No rest for weary Marbury

NEW YORK -- The box score indicates that Stephon Marbury couldn't have done much more to prevent the playoff death sentence of all playoff death sentences -- the 3-0 deficit. (Cue the broadcaster uttering the stat that no NBA team has ever come back from a 3-0 hole to win a seven-game series).

Marbury tied for his team's top scoring honors with 18 points, bagged 10 assists and grabbed six rebounds in the Knicks' 81-78 home loss to New Jersey, choosing to rest only when timeouts were called, quarters had expired and halves had ended.

He set this task for himself -- to play all 48 minutes -- because, in his mind, the undermanned Knicks couldn't afford not to have him on the floor for every second of the game he's always dreamed of while growing up as a New York City point-guard prodigy in Brooklyn.

Yet, deep down, Marbury thinks he could've done more for his hometown Knicks.

He could've gotten that driving layup to drop with the Knicks trailing 75-71 and he could've made the open 3-pointer that would've given New York the lead at 76-75. And the two free throws with three seconds left with the Knicks down three? He should've made the first and the second, instead of clanking the first and having to intentionally miss the second.

"We didn't win so I don't think that he's really satisfied with this at all," Penny Hardaway said. "He made some huge shots for us. We just didn't get over the hump."

"We're supposed to play with that type of effort. It's the playoffs," Marbury said. "We shouldn't be satisfied with how we just played. We've got to be satisfied with a win."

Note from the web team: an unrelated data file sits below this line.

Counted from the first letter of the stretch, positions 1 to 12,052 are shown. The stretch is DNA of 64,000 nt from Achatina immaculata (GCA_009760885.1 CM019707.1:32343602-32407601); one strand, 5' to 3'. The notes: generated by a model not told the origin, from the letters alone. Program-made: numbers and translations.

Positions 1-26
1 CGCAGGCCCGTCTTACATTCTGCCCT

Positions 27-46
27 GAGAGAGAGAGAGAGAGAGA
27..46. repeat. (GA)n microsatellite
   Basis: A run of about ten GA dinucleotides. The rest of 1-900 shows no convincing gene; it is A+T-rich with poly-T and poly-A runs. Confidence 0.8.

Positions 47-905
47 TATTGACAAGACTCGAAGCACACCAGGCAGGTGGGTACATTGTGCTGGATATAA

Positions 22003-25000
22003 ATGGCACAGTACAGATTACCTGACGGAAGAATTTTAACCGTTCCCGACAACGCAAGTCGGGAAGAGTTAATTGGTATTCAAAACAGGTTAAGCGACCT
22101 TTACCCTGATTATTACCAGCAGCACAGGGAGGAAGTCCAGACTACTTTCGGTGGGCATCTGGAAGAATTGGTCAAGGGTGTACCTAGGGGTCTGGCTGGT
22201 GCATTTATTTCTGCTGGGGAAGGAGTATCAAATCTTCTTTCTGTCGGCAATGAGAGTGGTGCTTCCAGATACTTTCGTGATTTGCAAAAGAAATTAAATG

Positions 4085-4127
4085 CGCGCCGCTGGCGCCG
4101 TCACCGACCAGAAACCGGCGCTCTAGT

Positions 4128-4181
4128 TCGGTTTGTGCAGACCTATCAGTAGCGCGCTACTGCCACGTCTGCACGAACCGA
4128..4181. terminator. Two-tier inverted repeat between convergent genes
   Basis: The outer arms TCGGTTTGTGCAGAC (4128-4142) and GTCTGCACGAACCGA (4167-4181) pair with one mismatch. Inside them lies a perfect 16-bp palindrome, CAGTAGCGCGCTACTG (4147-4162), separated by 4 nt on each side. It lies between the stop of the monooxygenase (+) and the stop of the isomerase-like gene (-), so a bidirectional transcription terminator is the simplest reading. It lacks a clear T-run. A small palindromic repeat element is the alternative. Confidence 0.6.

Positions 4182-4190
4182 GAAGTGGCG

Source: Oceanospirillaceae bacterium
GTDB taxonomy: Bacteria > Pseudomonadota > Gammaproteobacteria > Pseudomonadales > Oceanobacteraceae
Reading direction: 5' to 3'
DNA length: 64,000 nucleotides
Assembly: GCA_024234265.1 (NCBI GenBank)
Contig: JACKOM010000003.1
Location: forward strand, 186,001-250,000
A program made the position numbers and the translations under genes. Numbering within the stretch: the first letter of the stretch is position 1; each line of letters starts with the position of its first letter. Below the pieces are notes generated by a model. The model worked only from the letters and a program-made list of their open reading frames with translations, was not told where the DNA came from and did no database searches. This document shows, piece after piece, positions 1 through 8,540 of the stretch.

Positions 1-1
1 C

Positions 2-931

Marbury failed to score a second-half field goal during the Knicks' double-digit defeats in New Jersey, and the odds were against him ending that streak without any extra time to rest. But in the 39th minute of his personal Game 3 marathon, Marbury ended the second-half drought with a layup. He then sank a 3-pointer to reduce New Jersey's advantage to eight at 69-61.

He found himself adding to his misses more than his makes, as the Nets pushed their lead back to 12. But he fought through the fatigue, setting up Hardaway's 3-pointer that cut the deficit to six points at 75-69 and sinking the jumper that brought the Knicks within two at 75-73 with 2:09 remaining.

"I continued to play," Marbury said. "I was just trying to make plays for others."

"Steph never wants to be taken out of the game," Frank Williams said. "When you have those type of guys around you, you're going to get out there on the floor and battle with them. That's the sign of a warrior and a guy with a big heart."

Marbury would struggle the rest of the way. His 3-point miss -- the one that would've put New York up by one with 1:36 to play -- was his final field-goal misfire of a 7-for-23 night. He had the chance to be the hero, but Kenyon Martin fouled him before he attempted a game-winning 3-pointer. Though the refs ruled Marbury was in the act of passing rather than shooting at that point, Marbury missed the free throws that would've given his team the slimmest chance to tie the game.

Despite the outcome and the improbable comeback now facing the Knicks, Marbury still had hope for Sunday's Game 4.

"I believe we can win," he said. "There's no doubt in my mind that we can win."

"No one in this locker room feels like we're going to be swept," Nazr Mohammed concurred. "I think everybody feels like me -- we're ready to play the next game."

Count on Marbury being there for every minute of it.

Joe Lago is the NBA editor at ESPN.com.